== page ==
Does anyone know an effective method to ultra-compress files? You might have seen some PC games compressed to incredibly small sizes here and there (like GTA San Andreas which was compressed to 1mb file!). I tried many high-compression programs like 7zip, UHARC, KGB Archiver, but I can't get the same results on other types of files, like a music album for example. Why some files can't be compressed? I don't get why games can be reduced to 70% of their size, but a 60MB album, or a 5MB PDF are pretty much the same after compression.

  • In order to understand how a file was compressed to 1MB one would need to know the uncompressed file size. Data files that GTA would use are textures, which likely means they are in a format without any compression, this allows for a great amount of compression within say an archive. As pointed out audio and video files depending on the encoding would already be compressed, here again in most cases, an uncompressed format is used. On pure binary data like an executable 60-78% isn't hard to reach. – Ramhound Dec 11 '13 at 18:31

Not all files can be compressed. It depends on the binary layout of the file itself. Most modern forms of compression rely on mathematical analysis of the data, attempting to use rules of probability to try to reduce amount of data in the file in a way that it can be inferred later and re-inflated. As such, they will try several different algorithms and determine which if any was able to use math to reduce the number of bits while retaining the inferences needed to recreate the original.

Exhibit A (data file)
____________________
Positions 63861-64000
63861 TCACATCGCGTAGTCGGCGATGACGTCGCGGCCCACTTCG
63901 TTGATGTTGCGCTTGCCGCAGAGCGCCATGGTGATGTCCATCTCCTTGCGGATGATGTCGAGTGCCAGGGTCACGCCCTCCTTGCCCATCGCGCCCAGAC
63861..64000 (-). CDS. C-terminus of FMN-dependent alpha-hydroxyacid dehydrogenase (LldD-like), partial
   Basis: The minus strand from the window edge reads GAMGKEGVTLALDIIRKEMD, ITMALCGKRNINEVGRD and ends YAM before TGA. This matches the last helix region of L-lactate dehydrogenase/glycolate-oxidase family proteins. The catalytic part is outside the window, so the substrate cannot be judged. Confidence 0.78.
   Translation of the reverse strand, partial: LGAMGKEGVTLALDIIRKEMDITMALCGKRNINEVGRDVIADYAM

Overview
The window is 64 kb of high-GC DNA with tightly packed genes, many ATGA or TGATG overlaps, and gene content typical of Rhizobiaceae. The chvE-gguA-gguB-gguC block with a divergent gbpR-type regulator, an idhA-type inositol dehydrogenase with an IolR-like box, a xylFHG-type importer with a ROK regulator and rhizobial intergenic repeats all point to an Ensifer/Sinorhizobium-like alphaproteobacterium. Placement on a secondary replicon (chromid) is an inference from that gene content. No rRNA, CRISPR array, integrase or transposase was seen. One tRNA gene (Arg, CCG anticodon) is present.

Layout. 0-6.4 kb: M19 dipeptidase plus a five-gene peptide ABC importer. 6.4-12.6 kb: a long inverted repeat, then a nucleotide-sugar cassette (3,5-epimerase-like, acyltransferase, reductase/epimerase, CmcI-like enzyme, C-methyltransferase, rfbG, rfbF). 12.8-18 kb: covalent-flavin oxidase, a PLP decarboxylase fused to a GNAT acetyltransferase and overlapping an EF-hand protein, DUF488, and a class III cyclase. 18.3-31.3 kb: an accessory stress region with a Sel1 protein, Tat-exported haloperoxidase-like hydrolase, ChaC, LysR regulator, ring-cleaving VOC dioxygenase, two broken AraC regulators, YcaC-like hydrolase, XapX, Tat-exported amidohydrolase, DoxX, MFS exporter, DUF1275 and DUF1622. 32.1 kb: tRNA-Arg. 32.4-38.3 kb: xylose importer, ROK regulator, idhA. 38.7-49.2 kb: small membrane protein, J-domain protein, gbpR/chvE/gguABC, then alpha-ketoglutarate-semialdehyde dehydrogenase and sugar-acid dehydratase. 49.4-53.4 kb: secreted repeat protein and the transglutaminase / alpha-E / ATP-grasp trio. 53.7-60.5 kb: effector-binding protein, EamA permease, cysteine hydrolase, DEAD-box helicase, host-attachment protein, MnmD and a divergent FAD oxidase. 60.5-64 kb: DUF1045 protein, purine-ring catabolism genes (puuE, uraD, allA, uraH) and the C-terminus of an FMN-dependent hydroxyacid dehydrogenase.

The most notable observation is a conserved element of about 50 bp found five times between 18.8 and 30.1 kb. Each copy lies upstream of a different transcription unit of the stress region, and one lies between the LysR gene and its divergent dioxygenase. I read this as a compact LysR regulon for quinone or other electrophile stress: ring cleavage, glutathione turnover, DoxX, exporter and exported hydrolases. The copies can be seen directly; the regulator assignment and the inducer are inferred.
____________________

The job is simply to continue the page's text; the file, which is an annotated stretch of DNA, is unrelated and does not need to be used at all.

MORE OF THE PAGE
In the case of audio and video files, they have already been compressed as part of their encoding, and it is unlikely that another compression algorithm will be able to compress them more.

PDFs also use internal compression so that they are more internet friendly and download with minimum bandwidth.

even different image types compress differently. you can save a lot of storage by compressing a .bmp file, but almost none with a jpeg, because jpegs are already data-compressed (the image data is compressed/minimized before its written into binary) and binary-compressed (math on the binary data), whereas bitmaps can only compress their data by dithering common colours, so by applying a binary compression algorithm to them, you can reduce the size dramatically.

Applications are usually compressible, because they are encoded for performance, not size reduction, and decompressing them will have a negative effect on their execution, so they usually ship uncompressed, and can thus be shrunk.

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